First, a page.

Newspaper article The Christian Science Monitor

Big Campaign Donors on the Run ; McCain-Feingold Increases Roll of Small Donors

Newspaper article The Christian Science Monitor

Big Campaign Donors on the Run ; McCain-Feingold Increases Roll of Small Donors

Article excerpt

When the spending for this year's presidential and congressional races is finally tallied in December, a record $3.9 billion - at least - will probably have been spent, some $1.2 billion of that on the Bush-Kerry contest alone.

Those staggering figures, according to the nonpartisan Center for Responsive Politics, whose primary effort is following the campaign money trail, represent a 30 percent increase over what was spent in the 2000 election.

Yet even with the enormous amounts of money that helped fuel political races this year, the 2002 McCain-Feingold campaign- finance law can claim some modest accomplishments.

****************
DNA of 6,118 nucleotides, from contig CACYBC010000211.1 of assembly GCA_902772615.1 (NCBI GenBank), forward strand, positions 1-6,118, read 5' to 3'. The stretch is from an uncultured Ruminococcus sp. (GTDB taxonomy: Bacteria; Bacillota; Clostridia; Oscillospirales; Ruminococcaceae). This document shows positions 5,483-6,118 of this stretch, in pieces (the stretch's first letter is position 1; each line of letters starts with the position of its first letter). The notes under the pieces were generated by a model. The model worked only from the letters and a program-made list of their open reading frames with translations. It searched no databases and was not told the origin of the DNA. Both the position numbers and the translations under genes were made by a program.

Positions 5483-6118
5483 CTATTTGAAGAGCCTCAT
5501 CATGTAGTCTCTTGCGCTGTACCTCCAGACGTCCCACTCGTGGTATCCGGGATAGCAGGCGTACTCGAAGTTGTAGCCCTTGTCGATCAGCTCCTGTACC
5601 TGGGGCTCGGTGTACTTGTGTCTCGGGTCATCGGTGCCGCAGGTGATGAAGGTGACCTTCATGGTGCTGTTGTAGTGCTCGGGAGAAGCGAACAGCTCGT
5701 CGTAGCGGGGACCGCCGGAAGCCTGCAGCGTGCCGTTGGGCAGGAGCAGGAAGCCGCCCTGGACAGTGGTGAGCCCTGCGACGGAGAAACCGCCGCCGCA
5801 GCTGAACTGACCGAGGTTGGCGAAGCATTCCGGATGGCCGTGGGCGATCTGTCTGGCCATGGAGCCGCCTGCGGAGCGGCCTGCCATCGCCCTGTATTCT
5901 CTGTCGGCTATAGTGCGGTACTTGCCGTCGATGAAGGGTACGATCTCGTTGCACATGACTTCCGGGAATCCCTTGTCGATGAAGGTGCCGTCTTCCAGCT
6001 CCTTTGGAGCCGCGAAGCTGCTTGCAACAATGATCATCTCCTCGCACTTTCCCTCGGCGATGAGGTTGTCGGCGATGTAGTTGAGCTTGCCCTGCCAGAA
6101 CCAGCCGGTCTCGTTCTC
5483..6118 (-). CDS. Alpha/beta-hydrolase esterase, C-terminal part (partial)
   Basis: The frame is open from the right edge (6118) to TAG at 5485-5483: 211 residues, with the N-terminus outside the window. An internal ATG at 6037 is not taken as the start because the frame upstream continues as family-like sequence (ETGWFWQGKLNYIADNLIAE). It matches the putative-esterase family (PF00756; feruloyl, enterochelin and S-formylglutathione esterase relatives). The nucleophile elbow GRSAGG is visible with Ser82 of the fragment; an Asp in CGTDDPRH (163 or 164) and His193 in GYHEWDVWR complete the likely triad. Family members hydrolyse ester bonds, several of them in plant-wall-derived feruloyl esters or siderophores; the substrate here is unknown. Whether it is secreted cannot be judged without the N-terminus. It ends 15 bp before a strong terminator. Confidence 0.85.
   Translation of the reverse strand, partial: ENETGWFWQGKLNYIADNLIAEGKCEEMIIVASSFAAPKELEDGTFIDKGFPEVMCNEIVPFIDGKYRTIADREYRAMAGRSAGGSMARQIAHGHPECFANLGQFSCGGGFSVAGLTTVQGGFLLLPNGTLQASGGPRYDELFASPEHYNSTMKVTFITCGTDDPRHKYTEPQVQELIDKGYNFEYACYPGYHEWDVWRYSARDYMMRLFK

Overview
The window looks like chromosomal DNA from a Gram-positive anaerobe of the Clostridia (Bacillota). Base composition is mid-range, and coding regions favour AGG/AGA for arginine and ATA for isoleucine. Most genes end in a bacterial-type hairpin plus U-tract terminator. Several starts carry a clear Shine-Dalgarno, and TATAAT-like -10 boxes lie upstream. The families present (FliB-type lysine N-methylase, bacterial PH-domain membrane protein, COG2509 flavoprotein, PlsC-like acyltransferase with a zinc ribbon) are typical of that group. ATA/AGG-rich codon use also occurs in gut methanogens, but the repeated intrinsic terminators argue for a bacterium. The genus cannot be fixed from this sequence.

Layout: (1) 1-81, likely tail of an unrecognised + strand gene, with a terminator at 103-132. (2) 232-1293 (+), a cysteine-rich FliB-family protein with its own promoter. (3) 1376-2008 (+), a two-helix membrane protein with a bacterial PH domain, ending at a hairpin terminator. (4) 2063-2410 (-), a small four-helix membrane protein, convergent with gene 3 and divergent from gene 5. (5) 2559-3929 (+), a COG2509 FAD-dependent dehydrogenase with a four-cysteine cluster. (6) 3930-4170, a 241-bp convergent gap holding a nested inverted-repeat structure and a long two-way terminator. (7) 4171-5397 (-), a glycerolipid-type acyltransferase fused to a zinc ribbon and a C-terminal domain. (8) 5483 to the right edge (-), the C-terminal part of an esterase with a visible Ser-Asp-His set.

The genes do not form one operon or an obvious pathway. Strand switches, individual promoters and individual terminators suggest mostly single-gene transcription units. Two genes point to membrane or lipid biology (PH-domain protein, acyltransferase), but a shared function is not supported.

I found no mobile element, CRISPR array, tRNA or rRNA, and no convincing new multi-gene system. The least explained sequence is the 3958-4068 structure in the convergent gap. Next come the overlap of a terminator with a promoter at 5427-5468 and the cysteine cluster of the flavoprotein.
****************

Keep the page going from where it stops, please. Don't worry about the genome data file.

In fact, the law's restrictions on "soft" money have helped make the parties more reliant on smaller donors. According to the center, individual contributions will total $2.5 billion by the end of the current election cycle. That's a big jump over the $1.5 billion in individual contributions raised in 2000.

And the political parties managed to raise record amounts of money in spite of the law's centerpiece - which bans parties and candidates from accepting unlimited, unregulated soft dollars from corporations, unions, and individuals - and in spite of widespread predictions that the McCain-Feingold law would mean the demise of the parties.

The two parties also have had to develop stronger grassroots fundraising efforts - healthy for democracy in that the more individuals involved in the political process, the better. And, perhaps most important, big donors were better kept at arm's length from direct solicitation by parties and candidates.

Money, like water, finds a way

Still, big-money donors managed to make use of a large loophole in the law to bolster both Democratic and Republican campaign efforts, and more needs to be done to keep in check such fundraising and spending in future elections.

An estimated $460 million in soft money has been funneled to so- called 527 independent advocacy groups. Unfortunately, those groups were the principal source of a barrage of harsh attack ads against both Bush and Kerry (recall the Swift Vets and POWs for Truth ads helped by rich Texas donors such as T. …

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